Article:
Another one who believes in the phonics. It really helps with spelling. Lots of precocious readers are whole word readers so do not think of how the word is made up (which helps with spelling). The child gets involved with the class whilst doing it. It sounds like it is when they teach writing as well in some schools as well. Ds was reading Roald Dahl in reception it was only towards the end etc he was really happy as he could group read with another child. Some enjoy the social side of learning.
I also teach my children letter formation jingles which they recite to ensure they form letters correctly in a smooth single motion
Curly caterpillar family
o round, round and join
a round, up, down and flick
d round, up, up, down, down and flick
g round, up, down, down and round
q round, up, down, down and tick
s round and round the other way
f round, down, down and round across
e across and round
one armed robot family
down, up and over movements
r down, up and over a bit
n down, up, over, down and flick
m down, up, over and down, up, over, down and flick
h down, down, up a bit, over, down and flick
b down, down, up a bit, over and round
p down, down, up, up, over and round
k down, down, up a bit, over, round, out and flick
long ladder family
mainly down and round movements
l down, down and flick
i down and flick dot
t down and flick across
j down, down and round dot
u down, round, up, down and flick
y down, round, up, down, down and round
zig zag monster
v down, up
w down, up, down, up
x down, stop down, stop
z across, down, across
for joined writing we add a "whoosh" to the beginning
if you arer teaching handwriting at home why on earth can't you goup the letters into handwriting families? home is home after all. look on the primary education board to find ways of making it fun.
Children who have been taught capitals first tend to struggle when they start to learn lower case cursive.
Learning to write "s" should have taken place when the class were taught the phoneme.
onesandwichshort my son (ASD) was reading the Financial Times when he was in nursery and his favourite reading was the NATO deployment data ... and has never grasped phonics. His reading is amazing but his writing/spelling is shocking.
A good phonics lesson should teach a new sound, (I believe 5 a week) how to write the grapheme representing the sound correctly (handwriting) how to decode words containing the sound (read) , how to encode words containing the sound (spell), how to apply in reading and writing - ~I would ask some children to say the sounds, some child to read the words, and some children to read sentences various levels of difficulty (your daughter) some children to write the sound, some to write single words and others (your daughter) to write sentence (dictation) all the above can take place in a mixed ability group in a 10 - 15 minute session and all levels are successfully differentiated.
If the class are only learning a couple of new sounds a week then I would suggest that this is too slow.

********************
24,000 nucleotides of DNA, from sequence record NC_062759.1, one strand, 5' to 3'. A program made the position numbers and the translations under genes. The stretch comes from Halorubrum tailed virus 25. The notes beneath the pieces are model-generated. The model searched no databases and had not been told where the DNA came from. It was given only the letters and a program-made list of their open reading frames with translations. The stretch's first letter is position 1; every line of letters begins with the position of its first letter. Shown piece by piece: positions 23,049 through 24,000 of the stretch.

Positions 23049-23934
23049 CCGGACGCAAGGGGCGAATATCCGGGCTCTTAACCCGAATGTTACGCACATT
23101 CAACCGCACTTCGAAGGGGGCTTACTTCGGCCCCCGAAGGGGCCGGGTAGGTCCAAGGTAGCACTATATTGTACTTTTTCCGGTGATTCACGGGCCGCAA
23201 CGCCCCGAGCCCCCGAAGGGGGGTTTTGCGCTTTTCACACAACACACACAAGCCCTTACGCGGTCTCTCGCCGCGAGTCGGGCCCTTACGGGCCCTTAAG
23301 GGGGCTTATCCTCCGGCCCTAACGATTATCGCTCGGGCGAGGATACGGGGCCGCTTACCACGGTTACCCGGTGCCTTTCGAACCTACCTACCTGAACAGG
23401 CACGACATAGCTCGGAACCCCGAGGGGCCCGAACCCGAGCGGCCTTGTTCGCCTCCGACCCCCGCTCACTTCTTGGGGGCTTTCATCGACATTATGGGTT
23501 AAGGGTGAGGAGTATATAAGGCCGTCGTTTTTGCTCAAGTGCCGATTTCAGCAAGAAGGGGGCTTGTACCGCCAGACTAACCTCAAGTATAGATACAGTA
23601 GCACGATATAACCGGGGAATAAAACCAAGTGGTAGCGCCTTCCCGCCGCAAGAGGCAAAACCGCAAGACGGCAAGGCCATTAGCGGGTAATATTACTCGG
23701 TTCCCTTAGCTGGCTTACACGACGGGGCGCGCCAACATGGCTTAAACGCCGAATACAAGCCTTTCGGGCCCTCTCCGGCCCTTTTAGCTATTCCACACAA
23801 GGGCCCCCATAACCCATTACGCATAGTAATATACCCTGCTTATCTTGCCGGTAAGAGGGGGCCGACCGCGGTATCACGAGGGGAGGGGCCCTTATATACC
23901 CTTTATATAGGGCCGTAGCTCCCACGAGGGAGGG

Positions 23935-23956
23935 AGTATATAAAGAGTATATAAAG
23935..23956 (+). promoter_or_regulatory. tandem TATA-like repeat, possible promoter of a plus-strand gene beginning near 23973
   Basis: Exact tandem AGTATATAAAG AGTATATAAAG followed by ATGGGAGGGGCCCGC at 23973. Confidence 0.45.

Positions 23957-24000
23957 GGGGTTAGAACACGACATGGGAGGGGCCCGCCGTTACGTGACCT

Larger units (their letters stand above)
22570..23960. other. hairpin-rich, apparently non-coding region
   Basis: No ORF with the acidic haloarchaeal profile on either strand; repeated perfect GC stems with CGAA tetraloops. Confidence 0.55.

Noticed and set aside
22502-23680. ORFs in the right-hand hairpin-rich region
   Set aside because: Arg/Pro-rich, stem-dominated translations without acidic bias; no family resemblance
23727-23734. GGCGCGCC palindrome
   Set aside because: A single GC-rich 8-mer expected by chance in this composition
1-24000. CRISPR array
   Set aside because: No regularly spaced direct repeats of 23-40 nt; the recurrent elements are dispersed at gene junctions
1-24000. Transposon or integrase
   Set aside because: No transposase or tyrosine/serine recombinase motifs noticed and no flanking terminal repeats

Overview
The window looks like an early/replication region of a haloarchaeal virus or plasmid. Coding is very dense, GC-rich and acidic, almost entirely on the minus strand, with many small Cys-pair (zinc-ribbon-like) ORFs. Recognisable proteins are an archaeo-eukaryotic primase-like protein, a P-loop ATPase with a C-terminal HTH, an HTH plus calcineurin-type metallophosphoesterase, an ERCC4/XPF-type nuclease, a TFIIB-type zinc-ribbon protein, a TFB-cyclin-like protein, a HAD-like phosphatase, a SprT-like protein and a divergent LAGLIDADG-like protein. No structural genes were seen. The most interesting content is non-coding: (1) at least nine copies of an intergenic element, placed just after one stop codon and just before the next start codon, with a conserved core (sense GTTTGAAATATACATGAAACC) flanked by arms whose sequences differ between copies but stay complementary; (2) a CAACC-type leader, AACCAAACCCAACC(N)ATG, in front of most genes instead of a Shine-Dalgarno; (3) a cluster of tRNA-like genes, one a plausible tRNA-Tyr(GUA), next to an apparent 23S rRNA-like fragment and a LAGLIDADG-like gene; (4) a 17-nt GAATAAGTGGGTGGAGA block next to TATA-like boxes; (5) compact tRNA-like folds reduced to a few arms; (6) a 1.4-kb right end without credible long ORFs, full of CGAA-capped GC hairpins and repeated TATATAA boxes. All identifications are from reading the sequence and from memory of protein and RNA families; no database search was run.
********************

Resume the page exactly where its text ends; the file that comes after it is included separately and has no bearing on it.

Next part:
blackeyedsusan - thanks for the recommendations, her birthday is soon so we will be investing in a couple of those sets!
As far as the phonics goes, she says that she wants to do some of the sessions (at the moment they are doing them daily) but then do something different as well.
mrz - I agree with you, but I can also see their problem, as she is reading Jeremy Strong (this week's favourite) and level 14 Big Cat Phonics while the classwork is revolving around learning a couple of new letters and the sounds they make each week. Ao I can see that for a while differentiation may involve her, and possibly one or two other children, doing some additional work with the TA. And it was the TA who was asking what we thought - we'll have a proper discussion with the teacher next week. (If you have any thoughts on what we should ask/expect, I'd really appreciate them)
They do 'whole school' phonics three times a week, where children go to the appropriate class for their reading level, and I can see this being good later on, but for the moment I think it would be a bit intimidating for her. I also agree with you that she does need the phonics teaching (she is spelling words by visualising them in her head), but just perhaps not all of the phonics teaching that is currently going on in reception.
I really am finding this quite hard; right now their idea of differentiation is trying to turn her rather idiosyncratic (i.e. self taught) handwriting into cursive. I am expected to do this at home with her, as there is no support in the classroom for this but it's really hard and it tends to make one or other of us cry. I have asked if we can do the easier letters first, but apparently we have to do them in the order they are being studied in class. S was not a good first choice for the writing. It is also completely putting her off writing and she will now only write in capitals or type on the computer. Not seeming like a good result to me. Do other schools handle this better?
School shouldn't be wondering what she does while the other children are "sounding out letters" ! She needs to be there learning with the class and the staff should be differentiating questioning to include/challenge all abilities. My hyperlexic son was failed by a system that thought because he could read extremely well he didn't need to be taught phonics.
What does your daughter want to do during the phonics sessions? Does she want to sit in on them or go off and do something else?